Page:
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|Title:||The adaptation and investigation of cone-beam CT reconstruction algorithms for horizontal rotation fixed-gantry scans of rabbits|
|Citation:||Physics in Medicine and Biology, 2021; 66(10):105012[-1]-105012-|
|Mark Gardner, Owen Dillon, Chun-Chien Shieh, Ricky O’Brien, Emily Debrot, Jeffrey Barber, Verity Ahern, Peter Bennett, Soo-Min Heng, Stéphanie Corde, Michael Jackson, and Paul Keall|
|Abstract:||Fixed-gantry radiation therapy has been proposed as a low-cost alternative to the conventional rotating-gantry radiation therapy, that may help meet the rising global treatment demand. Fixed-gantry systems require gravitational motion compensated reconstruction algorithms to produce cone-beam CT (CBCT) images of sufficient quality for image guidance. The aim of this work was to adapt and investigate five CBCT reconstruction algorithms for fixed-gantry cone-beam CT images. The five algorithms investigated were Feldkamp-Davis-Kress (FDK), prior image constrained compressed sensing (PICCS), gravitational motion compensated FDK (GMCFDK), motion compensated PICCS (MCPICCS) (a novel CBCT reconstruction algorithm) and simultaneous motion estimation and iterative reconstruction (SMEIR). Fixed-gantry and rotating-gantry CBCT scans were acquired of 3 rabbits, with the rotating-gantry scans used as a reference. Projections were sorted into rotation bins, based on the angle of rotation of the rabbit during image acquisition. The algorithms were compared using the structural similarity index measure root-mean-square error, and reconstruction time. Evaluation of the reconstructed volumes showed that, when compared with the reference rotating-gantry volume, the conventional FDK algorithm did not accurately reconstruct fixed-gantry CBCT scans. Whilst the PICCS reconstruction algorithm reduced some motion artefacts, the motion estimation reconstruction methods (GMCFDK, MCPICCS and SMEIR) were able to greatly reduce the effect of motion artefacts on the reconstructed volumes. This finding was verified quantitatively, with GMCFDK, MCPICCS and SMEIR reconstructions having RMSE 17-19% lower and SSIM 1% higher than a conventional FDK. However, all motion compensated fixed-gantry CBCT reconstructions had a 56-61% higher RMSE and 1.5% lower SSIM than FDK reconstructions of conventional rotating-gantry CBCT scans. The results show that motion compensation is required to reduce motion artefacts for fixed-gantry CBCT reconstructions. This paper further demonstrates the feasibility of fixed-gantry CBCT scans, and the ability of CBCT reconstruction algorithms to compensate for motion due to horizontal rotation.|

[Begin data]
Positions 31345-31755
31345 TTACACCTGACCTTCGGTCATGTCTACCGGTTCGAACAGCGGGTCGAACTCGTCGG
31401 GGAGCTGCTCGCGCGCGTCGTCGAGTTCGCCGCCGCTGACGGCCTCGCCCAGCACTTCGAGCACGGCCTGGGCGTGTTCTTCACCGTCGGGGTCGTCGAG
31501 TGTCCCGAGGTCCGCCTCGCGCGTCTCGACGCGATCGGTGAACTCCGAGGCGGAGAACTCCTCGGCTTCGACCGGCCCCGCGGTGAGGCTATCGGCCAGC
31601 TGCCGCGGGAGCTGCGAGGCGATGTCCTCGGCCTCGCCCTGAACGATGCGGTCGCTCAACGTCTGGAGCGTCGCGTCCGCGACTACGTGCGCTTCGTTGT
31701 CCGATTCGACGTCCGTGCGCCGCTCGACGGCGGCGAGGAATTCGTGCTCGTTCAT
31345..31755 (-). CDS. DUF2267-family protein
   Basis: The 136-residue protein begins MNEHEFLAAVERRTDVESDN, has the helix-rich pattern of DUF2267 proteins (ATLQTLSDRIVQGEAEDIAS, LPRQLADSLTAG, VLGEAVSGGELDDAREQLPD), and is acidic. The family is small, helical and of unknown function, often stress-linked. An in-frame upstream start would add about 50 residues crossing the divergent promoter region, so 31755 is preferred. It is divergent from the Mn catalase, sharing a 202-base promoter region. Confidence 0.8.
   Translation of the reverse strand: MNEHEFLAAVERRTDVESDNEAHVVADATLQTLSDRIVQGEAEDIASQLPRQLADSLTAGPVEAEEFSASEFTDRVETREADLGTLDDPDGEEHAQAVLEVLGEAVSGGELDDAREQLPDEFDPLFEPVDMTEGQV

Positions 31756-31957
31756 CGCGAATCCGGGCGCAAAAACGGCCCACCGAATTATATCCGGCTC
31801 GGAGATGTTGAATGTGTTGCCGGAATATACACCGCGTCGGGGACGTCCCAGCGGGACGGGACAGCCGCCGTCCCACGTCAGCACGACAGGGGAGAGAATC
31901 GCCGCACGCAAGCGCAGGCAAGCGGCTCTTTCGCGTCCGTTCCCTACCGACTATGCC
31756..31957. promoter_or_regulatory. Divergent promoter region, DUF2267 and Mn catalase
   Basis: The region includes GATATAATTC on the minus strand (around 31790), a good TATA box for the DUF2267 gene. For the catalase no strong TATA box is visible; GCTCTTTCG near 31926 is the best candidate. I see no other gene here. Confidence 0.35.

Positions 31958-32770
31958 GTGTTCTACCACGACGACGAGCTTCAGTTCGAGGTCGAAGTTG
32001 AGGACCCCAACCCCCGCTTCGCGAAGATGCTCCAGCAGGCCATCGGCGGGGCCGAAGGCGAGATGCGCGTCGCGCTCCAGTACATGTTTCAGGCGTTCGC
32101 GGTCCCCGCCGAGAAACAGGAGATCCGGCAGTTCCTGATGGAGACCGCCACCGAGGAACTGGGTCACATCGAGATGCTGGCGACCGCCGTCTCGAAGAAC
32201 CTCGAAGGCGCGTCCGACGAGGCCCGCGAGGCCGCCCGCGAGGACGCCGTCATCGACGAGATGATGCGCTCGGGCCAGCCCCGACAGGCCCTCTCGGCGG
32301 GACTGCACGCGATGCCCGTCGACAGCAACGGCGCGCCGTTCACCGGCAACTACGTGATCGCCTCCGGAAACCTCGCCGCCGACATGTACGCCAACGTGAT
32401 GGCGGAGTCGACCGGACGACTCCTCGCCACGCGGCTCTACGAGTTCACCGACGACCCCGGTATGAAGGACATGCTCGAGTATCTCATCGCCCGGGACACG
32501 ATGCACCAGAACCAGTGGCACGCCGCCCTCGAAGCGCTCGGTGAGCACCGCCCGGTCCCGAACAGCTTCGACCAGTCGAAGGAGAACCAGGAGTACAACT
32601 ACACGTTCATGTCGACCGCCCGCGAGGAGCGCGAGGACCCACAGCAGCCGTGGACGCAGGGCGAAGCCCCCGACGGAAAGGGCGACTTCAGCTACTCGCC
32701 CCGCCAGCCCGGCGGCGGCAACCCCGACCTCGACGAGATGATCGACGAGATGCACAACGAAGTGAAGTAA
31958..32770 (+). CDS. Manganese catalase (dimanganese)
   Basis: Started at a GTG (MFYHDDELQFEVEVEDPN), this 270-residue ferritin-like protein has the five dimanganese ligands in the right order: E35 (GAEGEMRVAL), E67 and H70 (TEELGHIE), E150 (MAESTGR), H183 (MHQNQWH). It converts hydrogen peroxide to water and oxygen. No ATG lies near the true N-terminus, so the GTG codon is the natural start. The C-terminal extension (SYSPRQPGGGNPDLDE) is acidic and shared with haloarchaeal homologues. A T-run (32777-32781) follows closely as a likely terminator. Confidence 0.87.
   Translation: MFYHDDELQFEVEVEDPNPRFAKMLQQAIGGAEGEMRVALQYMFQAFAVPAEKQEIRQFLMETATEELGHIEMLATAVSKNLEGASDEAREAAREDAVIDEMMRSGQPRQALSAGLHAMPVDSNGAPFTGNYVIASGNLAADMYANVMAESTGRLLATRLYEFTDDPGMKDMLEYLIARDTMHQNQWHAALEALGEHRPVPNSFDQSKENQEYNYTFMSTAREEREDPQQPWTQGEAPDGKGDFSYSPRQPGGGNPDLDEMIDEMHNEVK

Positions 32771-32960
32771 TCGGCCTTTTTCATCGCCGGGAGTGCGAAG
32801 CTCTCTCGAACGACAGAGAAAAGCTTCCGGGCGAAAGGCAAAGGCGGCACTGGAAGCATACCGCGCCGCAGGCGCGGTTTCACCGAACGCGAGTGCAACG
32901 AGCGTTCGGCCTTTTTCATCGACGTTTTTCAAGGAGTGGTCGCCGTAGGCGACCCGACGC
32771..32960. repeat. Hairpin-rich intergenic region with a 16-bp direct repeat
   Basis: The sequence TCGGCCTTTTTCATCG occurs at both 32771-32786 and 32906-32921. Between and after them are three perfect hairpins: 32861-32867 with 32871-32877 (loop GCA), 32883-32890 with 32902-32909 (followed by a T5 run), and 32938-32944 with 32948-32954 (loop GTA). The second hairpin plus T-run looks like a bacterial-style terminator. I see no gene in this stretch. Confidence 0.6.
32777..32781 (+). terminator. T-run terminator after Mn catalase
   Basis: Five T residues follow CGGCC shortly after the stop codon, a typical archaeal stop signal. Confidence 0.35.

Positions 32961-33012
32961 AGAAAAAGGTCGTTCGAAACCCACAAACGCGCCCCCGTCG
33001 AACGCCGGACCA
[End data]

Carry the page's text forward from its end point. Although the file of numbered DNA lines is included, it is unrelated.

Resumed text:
|Keywords:||CBCT; image reconstruction; motion compensation; animal study; radiotherapy|
|Rights:||© 2021 Institute of Physics and Engineering in Medicine|
|Appears in Collections:||Medicine publications|
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